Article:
The Celts in the Iberian peninsula were traditionally thought of as living on the edge of the Celtic world of the La Tène culture that defined classical Iron Age Celts. Earlier migrations were Hallstatt in culture and later came La Tene influenced peoples. Celtic or (Indo-European) Pre-Celtic cultures and populations existed in great numbers and Iberia experienced one of the highest levels of Celtic settlement in all of Europe.
In the 3rd century BC, Gauls immigrated from Thrace into the highlands of central Anatolia (modern Turkey).These people, called Galatians, were eventually Hellenized, but retained many of their own traditions.
^John Boardman, I. E. S. Edwards, E. Sollberger, and N. G. L. Hammond, The Cambridge Ancient History, Vol. 3, Part 2: The Assyrian and Babylonian Empires and Other States of the Near East, from the Eighth to the Sixth Centuries BC, ISBN 0-521-22717-8, 1992, p. 600: "In the place of the vanished Treres and Tilataei we find the Serdi for whom there is no evidence before the first century BC. It has for long been supposed on convincing linguistic and archeological grounds that this tribe was of Celtic origin"
^Dio Cassius, Earnest Cary, and Herbert B. Foster, Dio Cassius: Roman History, Vol. IX, Books 71-80 (Loeb Classical Library, No. 177), 1927, Index: "... 9, 337, 353 Seras, philosopher, condemned to death, 8. 361 Serdi, Thracian tribe defeated by M. Crassus, 6. 73 Seretium,""
^J. J. Wilkes, The Illyrians, 1992, ISBN 0-631-19807-5, p. 140: "... Autariatae at the expense of the Triballi until, as Strabo remarks, they in their turn were overcome by the Celtic Scordisci in the early third century BC ..."
^Frank W. Walbank, Polybius, Rome and the Hellenistic World: Essays and Reflections, ISBN 0-521-81208-9, 2002, p. 116: "... in A7P 60 (1939) 452 8, is not Antigonus Doson but barbarians from the mainland (either Thracians or Gauls from Tylis) (cf. Rostovizef and Welles (1940) 207-8, Rostovizef (1941) 111, 1645), nor has that inscription anything to do with the Cavan expedition. On ..."
^Adrian Goldsworthy, How Rome Fell: Death of a Superpower, ISBN 0-300-13719-2, 2009, p. 105: "... who had moved to the Hungarian Plain. Another tribe, the Bastarnae, may or may not have been Germanic. ..."
^Christopher Webber and Angus McBride, The Thracians 700 BC-AD 46 (Men-at-Arms), ISBN 1-84176-329-2, 2001, p. 12: "... never got near the main body of Roman infantry. The Bastarnae (either Celts or Germans, and `the bravest nation on earth' - Livy ..."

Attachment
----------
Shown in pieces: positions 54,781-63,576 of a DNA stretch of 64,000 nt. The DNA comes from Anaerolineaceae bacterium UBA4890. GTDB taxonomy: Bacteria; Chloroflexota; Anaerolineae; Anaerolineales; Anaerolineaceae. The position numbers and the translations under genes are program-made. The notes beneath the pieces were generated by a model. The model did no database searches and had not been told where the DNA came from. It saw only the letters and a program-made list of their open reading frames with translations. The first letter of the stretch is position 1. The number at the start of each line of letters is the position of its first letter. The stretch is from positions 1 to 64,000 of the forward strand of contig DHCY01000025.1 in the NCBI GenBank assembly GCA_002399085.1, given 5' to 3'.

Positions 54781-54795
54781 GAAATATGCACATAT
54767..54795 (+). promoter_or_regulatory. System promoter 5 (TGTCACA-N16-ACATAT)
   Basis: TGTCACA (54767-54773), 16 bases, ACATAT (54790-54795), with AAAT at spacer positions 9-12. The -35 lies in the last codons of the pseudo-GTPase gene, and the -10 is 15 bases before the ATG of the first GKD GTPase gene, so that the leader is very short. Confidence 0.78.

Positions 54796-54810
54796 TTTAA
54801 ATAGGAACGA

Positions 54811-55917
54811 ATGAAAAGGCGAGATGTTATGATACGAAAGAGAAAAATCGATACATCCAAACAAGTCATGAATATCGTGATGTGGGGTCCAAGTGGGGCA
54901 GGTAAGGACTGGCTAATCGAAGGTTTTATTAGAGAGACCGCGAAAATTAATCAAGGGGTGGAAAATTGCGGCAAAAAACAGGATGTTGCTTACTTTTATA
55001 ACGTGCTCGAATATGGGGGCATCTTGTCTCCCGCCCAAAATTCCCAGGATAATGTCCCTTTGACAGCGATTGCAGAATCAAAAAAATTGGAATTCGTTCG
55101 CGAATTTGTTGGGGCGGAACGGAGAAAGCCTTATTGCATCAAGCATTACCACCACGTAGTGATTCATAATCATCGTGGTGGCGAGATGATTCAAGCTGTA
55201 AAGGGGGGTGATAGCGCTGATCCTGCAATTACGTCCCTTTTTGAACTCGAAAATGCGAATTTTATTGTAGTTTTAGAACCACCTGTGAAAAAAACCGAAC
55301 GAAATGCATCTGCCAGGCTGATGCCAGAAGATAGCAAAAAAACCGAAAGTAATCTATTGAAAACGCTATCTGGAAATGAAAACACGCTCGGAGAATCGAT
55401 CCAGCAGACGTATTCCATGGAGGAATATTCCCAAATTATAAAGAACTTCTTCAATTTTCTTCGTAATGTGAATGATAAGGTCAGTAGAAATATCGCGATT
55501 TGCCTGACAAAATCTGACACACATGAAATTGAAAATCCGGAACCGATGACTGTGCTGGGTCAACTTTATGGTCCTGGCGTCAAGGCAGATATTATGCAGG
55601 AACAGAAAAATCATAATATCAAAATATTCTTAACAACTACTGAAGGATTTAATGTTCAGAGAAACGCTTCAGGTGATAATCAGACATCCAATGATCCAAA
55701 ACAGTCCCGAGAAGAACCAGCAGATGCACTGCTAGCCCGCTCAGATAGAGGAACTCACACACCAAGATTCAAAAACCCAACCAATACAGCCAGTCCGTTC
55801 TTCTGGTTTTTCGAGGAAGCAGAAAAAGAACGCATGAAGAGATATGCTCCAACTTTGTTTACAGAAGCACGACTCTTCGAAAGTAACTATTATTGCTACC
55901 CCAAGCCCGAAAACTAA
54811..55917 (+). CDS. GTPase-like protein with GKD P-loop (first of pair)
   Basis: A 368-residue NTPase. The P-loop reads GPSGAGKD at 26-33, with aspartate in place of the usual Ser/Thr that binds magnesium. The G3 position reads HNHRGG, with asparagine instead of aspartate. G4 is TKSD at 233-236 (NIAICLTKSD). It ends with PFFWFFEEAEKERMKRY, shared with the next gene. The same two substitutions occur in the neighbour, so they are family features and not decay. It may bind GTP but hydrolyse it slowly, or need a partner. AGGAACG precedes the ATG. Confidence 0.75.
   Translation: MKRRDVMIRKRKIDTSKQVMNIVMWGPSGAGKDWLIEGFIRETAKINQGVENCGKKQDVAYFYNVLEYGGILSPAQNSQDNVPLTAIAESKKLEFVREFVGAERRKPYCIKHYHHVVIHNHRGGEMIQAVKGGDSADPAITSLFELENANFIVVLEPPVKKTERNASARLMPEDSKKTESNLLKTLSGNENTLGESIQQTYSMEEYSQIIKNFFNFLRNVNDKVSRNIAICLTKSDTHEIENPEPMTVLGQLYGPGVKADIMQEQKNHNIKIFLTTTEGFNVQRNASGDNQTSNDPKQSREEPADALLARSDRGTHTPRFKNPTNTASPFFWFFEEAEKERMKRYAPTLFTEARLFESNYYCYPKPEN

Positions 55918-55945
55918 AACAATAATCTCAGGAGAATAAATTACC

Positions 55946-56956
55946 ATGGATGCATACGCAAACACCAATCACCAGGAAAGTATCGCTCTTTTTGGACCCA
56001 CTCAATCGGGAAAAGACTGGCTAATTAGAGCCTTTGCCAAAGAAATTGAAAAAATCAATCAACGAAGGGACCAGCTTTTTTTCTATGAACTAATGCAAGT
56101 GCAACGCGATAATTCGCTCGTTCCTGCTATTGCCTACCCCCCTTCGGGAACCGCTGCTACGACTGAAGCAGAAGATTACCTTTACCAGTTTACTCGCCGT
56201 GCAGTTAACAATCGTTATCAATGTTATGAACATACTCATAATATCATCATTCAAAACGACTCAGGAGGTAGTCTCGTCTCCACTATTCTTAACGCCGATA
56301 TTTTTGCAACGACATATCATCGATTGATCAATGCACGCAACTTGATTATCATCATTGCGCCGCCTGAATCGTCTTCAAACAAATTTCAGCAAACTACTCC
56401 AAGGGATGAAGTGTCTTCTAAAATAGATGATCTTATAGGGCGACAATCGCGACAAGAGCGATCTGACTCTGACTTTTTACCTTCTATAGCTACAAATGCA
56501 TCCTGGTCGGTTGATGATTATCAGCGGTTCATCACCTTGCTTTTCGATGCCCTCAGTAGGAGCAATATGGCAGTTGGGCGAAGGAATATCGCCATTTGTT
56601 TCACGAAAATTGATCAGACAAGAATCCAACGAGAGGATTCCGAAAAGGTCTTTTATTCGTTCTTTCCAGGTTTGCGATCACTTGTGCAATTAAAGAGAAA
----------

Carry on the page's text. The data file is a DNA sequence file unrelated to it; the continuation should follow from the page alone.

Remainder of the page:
^ abIoana A. Oltean, Dacia: Landscape, Colonization and Romanization, ISBN 0-415-41252-8, 2007, p. 47.
^ abIon Grumeza, Dacia: Land of Transylvania, Cornerstone of Ancient Eastern Europe, ISBN 0-7618-4465-1, 2009, p. 51: "In a short time the Dacians imposed their conditions on the Anerati, Boii, Eravisci, Pannoni, Scordisci,"
^A. Mocsy and S. Frere, Pannonia and Upper Moesia. A History of the Middle Danube Provinces of the Roman Empire. p. 14.
^Andrea Faber, Körpergräber des 1.-3. Jahrhunderts in der römischen Welt: internationales Kolloquium, Frankfurt am Main, 19.-20. November 2004, ISBN 3-88270-501-9, p. 144.
^Velika Dautova-Ruševljan and Miroslav Vujović, Rimska vojska u Sremu, 2006, p. 131: "extended as far as Ruma whence continued the territory of another community named after the Celtic tribe of Cornacates"
^Géza Alföldy, Noricum, Tome 3 of History of the Provinces of the Roman Empire, 1974, p. 69.
^Alan Bowman, Edward Champlin, and Andrew Lintott, The Cambridge Ancient History, Vol. 10: The Augustan Empire, 43 BC-AD 69, 1996, p. 580: "... 580 I3h. DANUBIAN AND BALKAN PROVINCES Tricornenses of Tricornium (Ritopek) replaced the Celegeri, the Picensii of Pincum ..."
^Dubravka Balen-Letunič, 40 godina arheoloških istraživanja u sjeverozapadnoj Hrvatskoj, 1986, p. 52: "and the Celtic Serretes"
^ abJ. J. Wilkes, The Illyrians, 1992, ISBN 0-631-19807-5, p. 81: "In Roman Pannonia the Latobici and Varciani who dwelt east of the Venetic Catari in the upper Sava valley were Celtic but the Colapiani of ..."
^J. J. Wilkes, The Illyrians, 1992, ISBN 0-631-19807-5, p. 140: "... Autariatae at the expense of the Triballi until, as Strabo remarks, they in their turn were overcome by the Celtic Scordisci in the early third century"
^Wilkes, J. J. The Illyrians, 1992,ISBN 0-631-19807-5,page 217,"... with high mountains, Siculotae (24), Glintidiones (44) and Scirtari, who dwelt along the border with Macedonia. In northeast Bosnia the Dindari are located by the record of one of their chiefs (principes) in the Drina valley"
^Population and economy of the eastern part of the Roman province of Dalmatia, 2002, ISBN 1-84171-440-2, p. 24: "the Dindari were a branch of the Scordisci"
^J. J. Wilkes, Dalmatia, Tome 2 of History of the Provinces of the Roman Empire, 1969, pp. 154 and 482.
^Charles Anthon, A Classical Dictionary: Containing The Principal Proper Names Mentioned In Ancient Authors, Part One, 2005, p. 539: "... Tor, " elevated," " a mountain. (Strabo, 293)"; "the Iapodes (Strabo, 313), a Gallo-Illyrian race occupying the valleys of ..."
^J. J. Wilkes, The Illyrians, 1992, ISBN 0-631-19807-5, p. 79: "along with the evidence of name formulae, a Venetic element among the Japodes. A group of names identified by Alföldy as of Celtic origin: Ammida, Andes, Iaritus, Matera, Maxa,"
^William M. Ramsay, Historical Commentary on Galatians, 1997, p. 302: "... these adaptable Celts were Hellenized early. The term Gallograecia, compared with Themistius' (p. 360) Γαλατία ..."
^Roger D. Woodard, The Ancient Languages of Asia Minor, 2008, p. 72: "... The Phrygian elite (like the Galatian) was quickly Hellenized linguistically; the Phrygian tongue was devalued and found refuge only ..."
^ abcdefghijPrifysgol Cymru, University of Wales, A Detailed Map of Celtic Settlements in Galatia, Celtic Names and La Tène Material in Anatolia, the Eastern Balkans, and the Pontic Steppes.